Last week it was announced that Facebook had forked out a massive $1bn to buy popular photo-sharing app, Instagram. What does this mean for the future of the app and why were Facebook willing to pay so much for it?
Having only appeared on the app scene in October 2010, Instagram’s popularity has grown incredibly rapidly; just 2 months after its launch the app boasted 1 million registered users and figures in April 2012 showed 30 million users. The fortune that Facebook paid to own this popular app will be split between its 26-year-old CEO, Kevin Systrom, and co-founder, Mike Krieger, with Krieger received $100 million and Systrom bagging a whopping $400 million! A remaining 10% ($100 million) is due to be shared between Instagram’s 13 lucky employees.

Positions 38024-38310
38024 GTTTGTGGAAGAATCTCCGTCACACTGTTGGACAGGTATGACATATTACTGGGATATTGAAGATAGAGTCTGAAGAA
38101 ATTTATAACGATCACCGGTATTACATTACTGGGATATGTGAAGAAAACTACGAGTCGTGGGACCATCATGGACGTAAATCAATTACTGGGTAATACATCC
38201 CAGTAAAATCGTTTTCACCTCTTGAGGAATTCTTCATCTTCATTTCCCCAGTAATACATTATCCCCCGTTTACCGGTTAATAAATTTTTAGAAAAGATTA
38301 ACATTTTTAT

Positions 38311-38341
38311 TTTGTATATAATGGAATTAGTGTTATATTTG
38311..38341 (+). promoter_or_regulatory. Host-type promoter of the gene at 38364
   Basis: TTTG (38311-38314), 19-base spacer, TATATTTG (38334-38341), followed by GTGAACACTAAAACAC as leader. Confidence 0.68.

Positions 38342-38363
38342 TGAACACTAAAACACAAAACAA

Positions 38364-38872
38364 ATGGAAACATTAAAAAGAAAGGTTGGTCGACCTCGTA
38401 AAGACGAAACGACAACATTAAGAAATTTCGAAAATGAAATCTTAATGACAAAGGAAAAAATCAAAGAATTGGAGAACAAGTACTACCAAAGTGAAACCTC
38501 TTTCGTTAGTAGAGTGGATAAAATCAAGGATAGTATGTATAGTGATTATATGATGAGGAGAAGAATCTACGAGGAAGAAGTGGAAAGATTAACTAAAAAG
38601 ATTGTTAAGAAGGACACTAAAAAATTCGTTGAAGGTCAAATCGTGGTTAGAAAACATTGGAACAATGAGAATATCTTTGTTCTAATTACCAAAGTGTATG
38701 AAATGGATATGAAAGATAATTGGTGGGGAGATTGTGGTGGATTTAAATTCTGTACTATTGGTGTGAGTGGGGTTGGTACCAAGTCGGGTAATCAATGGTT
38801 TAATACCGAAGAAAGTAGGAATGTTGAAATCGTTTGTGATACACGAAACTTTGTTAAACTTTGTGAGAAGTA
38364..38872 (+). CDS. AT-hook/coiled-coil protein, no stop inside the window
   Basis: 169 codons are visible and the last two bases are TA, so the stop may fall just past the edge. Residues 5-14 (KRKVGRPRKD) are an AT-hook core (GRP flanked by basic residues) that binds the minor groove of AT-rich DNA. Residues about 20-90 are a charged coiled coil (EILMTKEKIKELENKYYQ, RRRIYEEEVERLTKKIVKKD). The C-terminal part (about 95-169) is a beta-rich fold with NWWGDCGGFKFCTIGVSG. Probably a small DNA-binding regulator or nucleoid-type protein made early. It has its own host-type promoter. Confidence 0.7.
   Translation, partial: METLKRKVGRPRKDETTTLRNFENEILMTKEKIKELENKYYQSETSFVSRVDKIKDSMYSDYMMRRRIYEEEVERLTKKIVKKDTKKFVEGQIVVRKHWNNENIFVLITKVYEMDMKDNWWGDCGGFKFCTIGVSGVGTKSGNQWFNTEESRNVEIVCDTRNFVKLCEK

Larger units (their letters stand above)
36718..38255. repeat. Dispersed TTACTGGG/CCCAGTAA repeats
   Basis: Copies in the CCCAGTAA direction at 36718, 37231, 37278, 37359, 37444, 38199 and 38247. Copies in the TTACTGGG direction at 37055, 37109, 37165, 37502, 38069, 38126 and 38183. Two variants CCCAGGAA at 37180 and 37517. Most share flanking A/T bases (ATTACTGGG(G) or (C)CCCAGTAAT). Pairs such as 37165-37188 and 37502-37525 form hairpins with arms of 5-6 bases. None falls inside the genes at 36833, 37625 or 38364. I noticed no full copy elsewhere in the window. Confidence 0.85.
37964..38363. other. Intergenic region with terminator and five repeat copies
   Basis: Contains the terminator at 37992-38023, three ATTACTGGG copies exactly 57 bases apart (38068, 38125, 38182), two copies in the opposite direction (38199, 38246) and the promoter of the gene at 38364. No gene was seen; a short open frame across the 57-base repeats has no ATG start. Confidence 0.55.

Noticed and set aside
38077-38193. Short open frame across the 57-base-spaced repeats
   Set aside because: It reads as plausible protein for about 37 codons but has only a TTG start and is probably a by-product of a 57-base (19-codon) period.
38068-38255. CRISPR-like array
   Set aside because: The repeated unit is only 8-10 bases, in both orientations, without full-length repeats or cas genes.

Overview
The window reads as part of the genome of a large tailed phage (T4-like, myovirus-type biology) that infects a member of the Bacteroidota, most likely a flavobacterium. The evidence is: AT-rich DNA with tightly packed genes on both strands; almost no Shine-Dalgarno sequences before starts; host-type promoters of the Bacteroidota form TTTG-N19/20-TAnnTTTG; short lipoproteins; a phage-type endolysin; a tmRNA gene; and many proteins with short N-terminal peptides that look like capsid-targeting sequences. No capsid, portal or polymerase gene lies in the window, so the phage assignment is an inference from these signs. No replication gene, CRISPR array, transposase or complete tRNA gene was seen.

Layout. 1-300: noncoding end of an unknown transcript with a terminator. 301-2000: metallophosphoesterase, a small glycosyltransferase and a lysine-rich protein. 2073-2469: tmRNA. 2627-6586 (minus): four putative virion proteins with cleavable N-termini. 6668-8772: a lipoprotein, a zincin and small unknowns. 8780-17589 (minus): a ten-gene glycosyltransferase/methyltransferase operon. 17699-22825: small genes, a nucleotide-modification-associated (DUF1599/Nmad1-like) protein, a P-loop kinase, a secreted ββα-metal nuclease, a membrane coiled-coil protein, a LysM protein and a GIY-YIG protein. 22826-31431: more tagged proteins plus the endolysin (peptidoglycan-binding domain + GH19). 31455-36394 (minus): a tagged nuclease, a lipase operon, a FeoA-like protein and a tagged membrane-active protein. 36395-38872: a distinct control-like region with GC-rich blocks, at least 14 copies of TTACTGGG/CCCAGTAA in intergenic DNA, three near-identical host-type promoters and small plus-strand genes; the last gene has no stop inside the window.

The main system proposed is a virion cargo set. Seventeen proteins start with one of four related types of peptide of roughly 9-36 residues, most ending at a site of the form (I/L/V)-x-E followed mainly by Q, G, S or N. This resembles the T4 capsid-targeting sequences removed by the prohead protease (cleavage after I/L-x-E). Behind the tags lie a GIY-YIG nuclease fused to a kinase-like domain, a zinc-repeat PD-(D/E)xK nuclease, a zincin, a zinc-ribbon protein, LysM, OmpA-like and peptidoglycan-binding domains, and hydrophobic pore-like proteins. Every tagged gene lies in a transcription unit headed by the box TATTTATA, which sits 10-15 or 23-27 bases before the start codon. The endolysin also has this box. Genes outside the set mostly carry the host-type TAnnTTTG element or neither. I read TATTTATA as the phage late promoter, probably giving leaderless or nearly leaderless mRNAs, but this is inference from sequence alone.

Prior to being bought by Facebook, Instagram was valued at $500 million, but judging by their increasing popularity, and the release of an Android app, Instagram was definitely set to grow even more in value.
Instagram is a fun and creative way to share your photos on a daily basis, as well as edit them, and it is this that made the app so valuable to Facebook. Although Facebook users already upload a huge amount of photos, with CEO Mark Zuckerberg stating that “for years, (Facebook has) focused on building the best experience for sharing photos with your friends and family”, it is by no means the best photo uploading service on the web. By purchasing Instagram Facebook are bettering their own photo sharing options as well as buying out the competition.
So, what does this all mean for the future of Instagram? Zuckerberg has said that he aims to build upon the original strengths and features that Instagram has, indicating no planned changes, but with talk of a desktop application already, should we expect big changes?
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